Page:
show a strike of N50-60E and a dip of approximately 10NW. 1 

The whole outcrop has thus only a thickness of about 10 meters, but 
nevertheless we find two different horizons, as will be shown in the 
following. Among the fossils collected in this locality I have been able to 
distinguish twenty-one different species which are distributed in the three 
horizons in the following manner : 
Horizon I. 

Metoecoceras aff. Whitei Hyatt 

Metoecoceras n. sp. 

Exogyra Haarmanni n. sp. 

Exogyra cfr. olisiponensis Sharpe 

Hemiaster sp. 
Horizon II. 

Mammites mohovanensis n. sp. 

Pseudaspidoceras aff. Footeanum Petrascheck 

Pseudaspidoceras aff. pedroanum White 

Vascoceras aff. Adonense Choffat 

Fagesia Haarmanni n. sp. 

Fagesia Pervinquieri n. sp. 
Horizon III. 

Vascoceras Angermanni n. sp. 

Vascoceras ex. aff. Gamai Choffat 

Vascoceras (?) sp. 

Vascoceras mohovanense n. sp. 

Neoptychites aff. xetriformis Pervinquiere 

Hoplitoides aff. mirabilis Pervinquiere 

Inoceramus labiatus Schlotheim 

Avicula Aguilerae n. sp. 

Trigonia sp. 

Crassatella sp. 

Tylostoma aff. ovatum Sharpe 

To show the stratigraphic importance of the different species we shall 
have to compare them with related forms. 

iAccording to a sketch of Dr. Angermann the strike of the beds i3 N-S and the 
dip 10 degrees W. 

A New Ammonite fauna of the Lower Turanian of Mexico 185 

Horizon I. 


Cenomanian Turonian 

Species from Cerro del Macho Related species 

Metoecoceras aff. Whitei Hyatt M. Whitei Hyatt ? T 

Metoecoceras n. sp. M. Geslianum Petrascheck + 

Exogyra Haarmanni n. sp. 

Exogyra cfr. olisiponensis Sharps Ex. olisiponensis Sharpe + + 

Hemiaster sp. 

The age of this horizon cannot be determined quite exactly. The fossils 
are few, the cephalopods among them indicate only that the horizon belongs 
either to the lower Turonian or the upper Cenomanian. Metoecoceras aff. 
Whitei is similar to forms found in the Colorado Formation of the United 
States, a division which up to now has not been subdivided stratigraphic- 
ally with the necessary exactness ; it probably represents in its larger part 
the Turonian, but may possibly contain some upper Cenomanian and a por- 
tion of Emscherian. The portion in which M. Whitei has been found be- 
longs to the lower part of the formation, which is either the lower Turonian 
or the upper Cenomanian. Our Metoecoceras n. sp. is very similar to M. 
Geslianum Petrascheck, 1 which occurs in the upper Cenomanian of Saxony, 
but we do not know exactly if our specimen has been found in this lowest 
horizon or in one a little higher. 

Interesting is the occurrence of an Exogyra certainly belonging to the 
group of Exogyra olisiponensis Sharpe. This species is found on the bor- 
der of the Mediterranean in the Cenomanian as well as in the Turonian, 
although the variety which is most similar to our specimen seems to be 
limited principally to the Cenomanian. Our Exogyra Haarmanni n. sp. is 
a new species and not very characteristic, therefore without any strati-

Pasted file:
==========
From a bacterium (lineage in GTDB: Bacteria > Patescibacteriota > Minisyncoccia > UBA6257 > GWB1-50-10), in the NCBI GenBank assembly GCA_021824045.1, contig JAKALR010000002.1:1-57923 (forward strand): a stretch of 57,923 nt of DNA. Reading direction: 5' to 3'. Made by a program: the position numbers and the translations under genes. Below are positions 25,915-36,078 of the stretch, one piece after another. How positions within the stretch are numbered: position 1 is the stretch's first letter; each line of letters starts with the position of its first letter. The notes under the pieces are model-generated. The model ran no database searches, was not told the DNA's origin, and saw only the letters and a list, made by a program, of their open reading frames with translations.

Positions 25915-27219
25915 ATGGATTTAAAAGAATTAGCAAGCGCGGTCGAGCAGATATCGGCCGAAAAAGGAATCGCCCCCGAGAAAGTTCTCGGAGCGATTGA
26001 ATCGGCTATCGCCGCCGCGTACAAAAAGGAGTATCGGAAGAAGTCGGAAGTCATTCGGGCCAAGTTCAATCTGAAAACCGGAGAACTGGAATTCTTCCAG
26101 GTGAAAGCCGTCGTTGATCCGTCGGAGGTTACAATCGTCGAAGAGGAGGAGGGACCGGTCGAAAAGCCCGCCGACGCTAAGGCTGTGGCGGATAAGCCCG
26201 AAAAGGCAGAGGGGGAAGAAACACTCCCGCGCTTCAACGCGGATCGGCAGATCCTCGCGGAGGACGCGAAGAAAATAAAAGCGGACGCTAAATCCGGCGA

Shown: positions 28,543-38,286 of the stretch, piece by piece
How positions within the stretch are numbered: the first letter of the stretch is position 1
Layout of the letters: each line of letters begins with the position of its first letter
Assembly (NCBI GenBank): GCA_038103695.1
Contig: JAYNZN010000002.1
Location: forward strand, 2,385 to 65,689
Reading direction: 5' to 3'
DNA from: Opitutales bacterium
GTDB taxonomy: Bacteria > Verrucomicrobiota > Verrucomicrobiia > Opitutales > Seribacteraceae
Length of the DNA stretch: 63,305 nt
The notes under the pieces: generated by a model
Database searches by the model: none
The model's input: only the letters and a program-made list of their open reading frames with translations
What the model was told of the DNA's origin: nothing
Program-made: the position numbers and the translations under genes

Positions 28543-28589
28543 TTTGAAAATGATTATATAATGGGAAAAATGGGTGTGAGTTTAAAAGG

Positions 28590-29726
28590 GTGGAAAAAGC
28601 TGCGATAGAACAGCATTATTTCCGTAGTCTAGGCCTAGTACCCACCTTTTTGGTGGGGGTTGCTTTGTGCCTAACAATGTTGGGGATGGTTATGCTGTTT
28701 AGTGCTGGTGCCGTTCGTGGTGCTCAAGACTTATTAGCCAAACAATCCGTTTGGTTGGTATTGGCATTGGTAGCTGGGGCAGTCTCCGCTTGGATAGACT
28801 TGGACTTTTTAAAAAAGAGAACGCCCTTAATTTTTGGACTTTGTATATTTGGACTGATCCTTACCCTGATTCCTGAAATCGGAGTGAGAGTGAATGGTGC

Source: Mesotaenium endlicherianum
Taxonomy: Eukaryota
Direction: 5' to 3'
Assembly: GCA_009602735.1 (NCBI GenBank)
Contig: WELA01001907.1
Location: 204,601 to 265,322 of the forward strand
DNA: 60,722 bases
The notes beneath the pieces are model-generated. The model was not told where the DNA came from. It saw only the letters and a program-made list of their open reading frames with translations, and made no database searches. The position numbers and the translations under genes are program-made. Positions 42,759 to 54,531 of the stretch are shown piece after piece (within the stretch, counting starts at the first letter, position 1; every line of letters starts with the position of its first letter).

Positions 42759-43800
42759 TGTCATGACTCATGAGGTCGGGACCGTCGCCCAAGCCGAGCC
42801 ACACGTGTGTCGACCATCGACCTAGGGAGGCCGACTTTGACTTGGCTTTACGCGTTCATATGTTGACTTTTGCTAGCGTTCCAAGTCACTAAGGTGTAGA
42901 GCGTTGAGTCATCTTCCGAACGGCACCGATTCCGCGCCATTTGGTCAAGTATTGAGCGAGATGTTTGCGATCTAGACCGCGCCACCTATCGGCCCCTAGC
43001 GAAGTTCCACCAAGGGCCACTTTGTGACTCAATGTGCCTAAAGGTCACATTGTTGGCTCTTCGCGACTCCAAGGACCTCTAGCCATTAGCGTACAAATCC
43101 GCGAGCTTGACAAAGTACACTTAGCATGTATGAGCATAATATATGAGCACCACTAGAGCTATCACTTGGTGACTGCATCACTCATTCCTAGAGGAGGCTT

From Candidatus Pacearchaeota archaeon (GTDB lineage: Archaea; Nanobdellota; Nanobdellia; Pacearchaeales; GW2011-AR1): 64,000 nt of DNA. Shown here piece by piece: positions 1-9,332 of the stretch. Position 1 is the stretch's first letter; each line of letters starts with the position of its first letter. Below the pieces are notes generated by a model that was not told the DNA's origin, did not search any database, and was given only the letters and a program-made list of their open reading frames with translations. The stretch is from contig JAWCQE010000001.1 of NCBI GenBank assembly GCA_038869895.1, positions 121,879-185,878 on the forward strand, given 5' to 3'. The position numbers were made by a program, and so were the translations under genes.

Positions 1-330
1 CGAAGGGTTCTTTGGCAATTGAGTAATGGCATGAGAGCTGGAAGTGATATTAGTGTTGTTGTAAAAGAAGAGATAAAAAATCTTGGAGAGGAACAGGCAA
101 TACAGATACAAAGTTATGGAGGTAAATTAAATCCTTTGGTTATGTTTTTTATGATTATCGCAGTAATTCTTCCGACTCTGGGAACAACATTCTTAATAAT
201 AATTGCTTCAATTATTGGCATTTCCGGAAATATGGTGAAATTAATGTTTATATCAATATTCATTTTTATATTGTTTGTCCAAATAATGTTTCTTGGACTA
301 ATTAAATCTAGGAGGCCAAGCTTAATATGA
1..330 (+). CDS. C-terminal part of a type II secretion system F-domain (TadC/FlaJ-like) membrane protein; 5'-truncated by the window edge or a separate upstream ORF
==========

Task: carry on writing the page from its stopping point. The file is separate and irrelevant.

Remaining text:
graphic value. The Hemiaster found in the same bed can not be used for 
the determination of the age as it does not appear to be identical with any 
described species nor to be closely related to any known species which 
might indicate the age of these beds. 

The small number of fossils of this horizon does not allow an exact de- 
termination of its age. Taking into consideration the radical difference be- 
tween the character of this fauna and that of Horizon II, and the presence 
of a form of Metoecoceras very similar to the one of the upper Cenomanian 
of Saxony, I feel inclined to consider this horizon provisionally as upper 
Cenomanian until other and more characteristic fossils allow a more exact 
determination of the age. 

Much more numerous is the fauna of Cephalopods in Horizon II and 

iPetrascheck. Amm. d. sachs. Kreideform., 1.140 (10) pi. 7 (1) ; figs. 3-5. 

186 University of Texas Bulletin 

their forms are so characteristic that they easily allow the determination of 
the age of these beds. In the following table we shall compare them with 
related species of other countries. 

Horizon II. 


Species from Cerro del Macho Related species Lower Middle 

Mammites mohovanensis n. sp. M. nodosoides Schlotheim 

Pseudaspidoceras aff. Footeanum P. Footeanum Petrascheck + 

Pseudaspidoceras aff. pedroanum P. Footeanum Stoliczka + 

Vascoceras aff. adonense V. adonense Choffat + 

Fagesia Haarmanni n. sp. F. superstes Kossmat + 

Fagesia Pervinquieri n. sp. F. tevesthensis Peron + 

All the species of this horizon indicate that it belongs to the lower Tu- 
ronian or Salmurian. It s true that Choffat cites his Vascoceras adon- 
ense from the middle Turonian, but I believe that this middle Turonian of 
Portugal belongs in reality still to the Salmurian, i.e., the lower Turonian. 
The occurrence of forms belonging to the groups of Fagesia superstes, Fa- 
gesia tevesthensis, Mammites nodosoides, Inoceramus labiatus, etc., ap- 
pears to be quite decisive for the determination of the age of those beds. 
In our own case we have to consider that this horizon lies immediately 
above what we take to be upper Cenomanian ; there seems to be no reason 
to doubt that our Horizon II represents the very lowest Turonian. This 
idea is confirmed also by the fauna of Horizon III, which will be discussed 
farther on.